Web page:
Better regulation of chemicals in the food industry is a necessity

Fruits and vegetables with biohazard/radioactive stickers
Nishali Naik/Staff

Do you know what’s in your food? Not ingredients such as corn, chicken or lettuce, but chemicals such as malathion, chlorpyrifos and mercury.

Still think you know about everything that is in your food? I used to think I knew, too, but the sad reality is that no matter what we do, we cannot avoid harmful chemical exposures from our food products.

After doing some research on the chemical residues of some common items I keep in my kitchen, I found some disturbing results. In 2018, more than 98 percent of samples of strawberries, spinach, peaches, nectarines, cherries and apples tested positive for residue of at least one pesticide.

While some of these chemicals are benign, others are linked to cancer, reproductive and developmental damage, hormone disruption and neurological problems — even organic produce is not completely safe. As a student in Berkeley, I often think buying organic will solve all these problems, but we must be cautious when buying organic products, as the organic label does not necessarily mean that a fully organic diet is 100 percent chemical free.

For example, a USDA study found that there were 40 different synthetic pesticide residues found on the organic crops it tested. Additionally, chemicals in food packaging can leach into the food and harm your body regardless of whether the produce was organic or not.

While produce items like strawberries and spinach can have a lot of chemicals in them, processed food can be even more dangerous. For instance, processed breads can contain excess yeast that can upset the bacteria balance in your stomach and cause intolerances or infections, and food packaged in metal containers often contains harmful chemicals that can interfere with nutrient absorption in your intestines and overburden your liver.

To further complicate the matter, chemical use in the food industry is a problem that spans beyond just the food we eat; when inhaled, pesticides can cause significant health problems. Certain groups of people such as farm workers, people of color and children are disproportionately affected. For instance, in the U.S., there are roughly 1,275 to 35,000 cases of pesticide poisoning reported for farm workers annually, making farm workers 39 times more likely than other laborers to face acute pesticide poisoning.

A study done in Salinas Valley by Rachel Raanan, a UC Berkeley postdoctoral fellow, found that children living near farms that use sulfur as a pesticide had higher asthma medication use than did unexposed children. The issue of toxic chemicals in the food system is not only a health problem but also an environmental justice concern.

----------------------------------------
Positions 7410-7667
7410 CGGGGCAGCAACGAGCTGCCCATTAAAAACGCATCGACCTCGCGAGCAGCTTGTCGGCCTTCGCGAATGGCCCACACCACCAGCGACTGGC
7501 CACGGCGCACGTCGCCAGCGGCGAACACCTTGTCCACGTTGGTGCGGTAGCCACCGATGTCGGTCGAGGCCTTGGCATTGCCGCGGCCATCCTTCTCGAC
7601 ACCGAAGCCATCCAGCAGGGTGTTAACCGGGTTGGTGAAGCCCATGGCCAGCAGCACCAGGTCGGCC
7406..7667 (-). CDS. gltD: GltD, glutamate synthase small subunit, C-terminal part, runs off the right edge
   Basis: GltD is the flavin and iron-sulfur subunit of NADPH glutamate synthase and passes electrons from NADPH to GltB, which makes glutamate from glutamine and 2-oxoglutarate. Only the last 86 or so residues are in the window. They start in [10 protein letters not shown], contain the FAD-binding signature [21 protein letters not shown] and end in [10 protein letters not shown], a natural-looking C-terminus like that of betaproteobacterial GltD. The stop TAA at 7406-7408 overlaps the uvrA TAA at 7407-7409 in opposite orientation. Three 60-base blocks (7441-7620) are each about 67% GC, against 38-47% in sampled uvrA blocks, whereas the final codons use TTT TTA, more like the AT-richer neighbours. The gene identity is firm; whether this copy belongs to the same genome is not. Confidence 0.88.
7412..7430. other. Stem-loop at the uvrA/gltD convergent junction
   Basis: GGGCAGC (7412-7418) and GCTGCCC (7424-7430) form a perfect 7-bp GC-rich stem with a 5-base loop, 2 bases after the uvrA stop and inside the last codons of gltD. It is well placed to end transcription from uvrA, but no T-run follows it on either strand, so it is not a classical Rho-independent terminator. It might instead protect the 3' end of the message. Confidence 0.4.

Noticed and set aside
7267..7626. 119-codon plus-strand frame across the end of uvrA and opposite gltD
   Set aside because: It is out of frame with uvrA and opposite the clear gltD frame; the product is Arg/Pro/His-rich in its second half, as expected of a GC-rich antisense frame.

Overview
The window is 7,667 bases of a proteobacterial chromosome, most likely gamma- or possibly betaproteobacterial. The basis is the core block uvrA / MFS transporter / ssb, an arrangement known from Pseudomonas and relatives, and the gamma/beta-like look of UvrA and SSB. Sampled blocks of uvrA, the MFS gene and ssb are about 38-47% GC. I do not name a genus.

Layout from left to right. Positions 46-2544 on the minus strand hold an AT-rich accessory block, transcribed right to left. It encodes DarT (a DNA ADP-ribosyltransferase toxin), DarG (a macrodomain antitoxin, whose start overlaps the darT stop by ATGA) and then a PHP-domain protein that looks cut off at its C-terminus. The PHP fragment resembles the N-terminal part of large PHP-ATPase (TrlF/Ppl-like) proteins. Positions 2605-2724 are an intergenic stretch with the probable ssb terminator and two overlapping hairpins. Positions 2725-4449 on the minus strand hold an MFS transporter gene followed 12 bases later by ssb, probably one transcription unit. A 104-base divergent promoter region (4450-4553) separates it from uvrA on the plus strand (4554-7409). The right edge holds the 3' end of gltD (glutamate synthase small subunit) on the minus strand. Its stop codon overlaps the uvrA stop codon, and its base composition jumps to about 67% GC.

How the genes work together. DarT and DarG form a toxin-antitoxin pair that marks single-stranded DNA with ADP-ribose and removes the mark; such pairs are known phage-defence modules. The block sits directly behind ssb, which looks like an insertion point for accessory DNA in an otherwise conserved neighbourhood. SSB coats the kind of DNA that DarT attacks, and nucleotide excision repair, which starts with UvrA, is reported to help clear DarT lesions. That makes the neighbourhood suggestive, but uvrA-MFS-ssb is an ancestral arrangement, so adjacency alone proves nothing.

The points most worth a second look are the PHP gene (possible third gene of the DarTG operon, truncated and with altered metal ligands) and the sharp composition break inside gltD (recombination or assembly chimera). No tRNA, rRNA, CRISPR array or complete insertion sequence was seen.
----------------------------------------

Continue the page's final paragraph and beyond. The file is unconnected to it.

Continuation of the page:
Unfortunately, there are not enough policies in place to regulate the use and impacts of pesticides in the U.S. The food system instead privatizes risk. This places an unwarranted and unfair burden on consumers, who may not even know about the risks at hand.

In response to this problem, the government needs to take more responsibility for ensuring the safety of its citizens. The Environmental Protection Agency must enact stricter rules regarding the use of chemicals in the food industry and abide by the precautionary principle, which states that policies or products should not be implemented if there are any potentially harmful or disputable effects associated with these policies or products. Along with this, the city of Berkeley should implement stricter rules in regard to pesticide management. Currently, the city only requires agencies receiving city funds to follow its lax pest-management policy.

Considering the current political climate, these changes seem unlikely to come from the government, which is why we each need to take collective action. As residents of California, we have many resources available to us to make change. For instance, California is the only state that publicly records what, where and when pesticides are being used.

In addition, as members of the Berkeley community, we have the privilege of living in a community that is more aware of these issues and ready to take action. We can organize new movements, petition community members, march in protest or join existing campaigns such as Organic for All. The city of Berkeley even passed a new ordinance last summer that allows small community gardens to be established without applying for a permit. Furthermore, students of UC Berkeley can participate in student organizations such as CalPIRG, which is currently working to ban Roundup, the most widespread herbicide in the U.S. that is linked to cancer and reproductive problems.

For those who cannot participate in these measures, there are small things that we can all do to protect ourselves and others. We can utilize resources published by UC Berkeley and other sources to educate ourselves so that we can make informed consumer decisions. Though not a perfect solution, trying in whatever way you can to eat organic foods will also help reduce the pesticides to which you are exposed.

The time is now! By taking action, we can prevent many health problems, promote the safety and fair treatment of farm workers and protect the environment.

Lauren Bartels is an undergraduate student in the department of environmental science, policy, and management at UC Berkeley.